becoming more and more pressing, and an the 5th of May 1820 the high
court of justice delivered the following judgment, which was
confirmed on the 12th by His Royal Highness the Grand-Duke of Baden:
"In the matters under investigation and after administration of the
interrogatory and hearing the defences, and considering the united
opinions of the court of justice at Mannheim and the further
consultations of the court of justice which declare the accused, Karl
Sand of Wonsiedel, guilty of murder, even on his own confession, upon
the person of the Russian imperial Councillor of State, Kotzebue; it
is ordered accordingly, for his just punishment and for an example
that may deter other people, that he is to be put from life to death
by the sword.
"All the costs of these investigations, including these occasioned by
his public execution, will be defrayed from the funds of the law
department, on account of his want of means."
We see that, though it condemned the accused to death, which indeed
could hardly be avoided, the sentence was both in form and substance
as mild as possible, since, though Sand was convicted, his poor
family was not reduced by the expenses of a long and costly trial to
Five days were still allowed to elapse, and the verdict was not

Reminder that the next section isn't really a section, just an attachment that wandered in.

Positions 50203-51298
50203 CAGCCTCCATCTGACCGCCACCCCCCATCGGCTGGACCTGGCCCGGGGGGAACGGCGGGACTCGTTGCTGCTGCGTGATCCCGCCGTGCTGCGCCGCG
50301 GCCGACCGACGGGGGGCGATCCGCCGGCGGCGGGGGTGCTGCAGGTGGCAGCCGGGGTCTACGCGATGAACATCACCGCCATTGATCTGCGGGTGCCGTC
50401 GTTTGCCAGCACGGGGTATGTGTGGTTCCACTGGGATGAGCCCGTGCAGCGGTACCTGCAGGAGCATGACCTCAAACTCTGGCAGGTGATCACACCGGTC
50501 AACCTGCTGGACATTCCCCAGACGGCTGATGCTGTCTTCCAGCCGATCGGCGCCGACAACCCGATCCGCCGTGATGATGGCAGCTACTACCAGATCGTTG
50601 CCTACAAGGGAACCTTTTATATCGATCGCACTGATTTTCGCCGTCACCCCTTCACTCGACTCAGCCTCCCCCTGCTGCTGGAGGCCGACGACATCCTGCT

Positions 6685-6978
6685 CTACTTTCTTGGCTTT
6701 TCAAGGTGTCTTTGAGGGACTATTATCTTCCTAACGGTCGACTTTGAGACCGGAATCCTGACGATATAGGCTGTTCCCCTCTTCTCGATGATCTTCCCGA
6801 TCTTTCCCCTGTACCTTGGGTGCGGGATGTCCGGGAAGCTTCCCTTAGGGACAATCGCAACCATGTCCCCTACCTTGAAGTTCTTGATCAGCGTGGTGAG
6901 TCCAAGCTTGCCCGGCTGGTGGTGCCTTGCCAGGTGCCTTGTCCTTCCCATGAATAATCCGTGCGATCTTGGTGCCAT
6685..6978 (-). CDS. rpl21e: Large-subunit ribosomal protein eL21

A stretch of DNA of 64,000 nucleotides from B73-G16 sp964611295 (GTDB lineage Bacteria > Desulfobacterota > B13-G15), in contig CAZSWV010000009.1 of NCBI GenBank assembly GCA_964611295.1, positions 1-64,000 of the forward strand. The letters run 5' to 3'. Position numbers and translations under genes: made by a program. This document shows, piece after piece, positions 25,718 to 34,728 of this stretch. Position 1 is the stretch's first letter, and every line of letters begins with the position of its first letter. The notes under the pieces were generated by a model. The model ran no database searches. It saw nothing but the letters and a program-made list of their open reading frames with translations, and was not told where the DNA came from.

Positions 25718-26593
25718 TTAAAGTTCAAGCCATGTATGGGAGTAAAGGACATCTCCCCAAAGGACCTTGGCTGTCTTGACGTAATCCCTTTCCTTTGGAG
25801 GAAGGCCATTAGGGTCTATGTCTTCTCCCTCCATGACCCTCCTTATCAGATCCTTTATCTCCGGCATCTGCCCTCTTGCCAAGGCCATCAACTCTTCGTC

announced until the 17th. When Sand was informed that two
councillors of justice were at the door, he guessed that they were
coming to read his sentence to him; he asked a moment to rise, which
he had done but once before, in the instance already narrated, during
fourteen months. And indeed he was so weak that he could not stand
to hear the sentence, and after having greeted the deputation that
death sent to him, he asked to sit down, saying that he did so not
from cowardice of soul but from weakness of body; then he added, "You
are welcome, gentlemen; far I have suffered so much for fourteen
months past that you come to me as angels of deliverance."
He heard the sentence quite unaffectedly and with a gentle smile upon
his lips; then, when the reading was finished, he said--
"I look for no better fate, gentlemen, and when, more than a year
ago, I paused on the little hill that overlooks the town, I saw
beforehand the place where my grave would be; and so I ought to thank
God and man far having prolonged my existence up to to-day."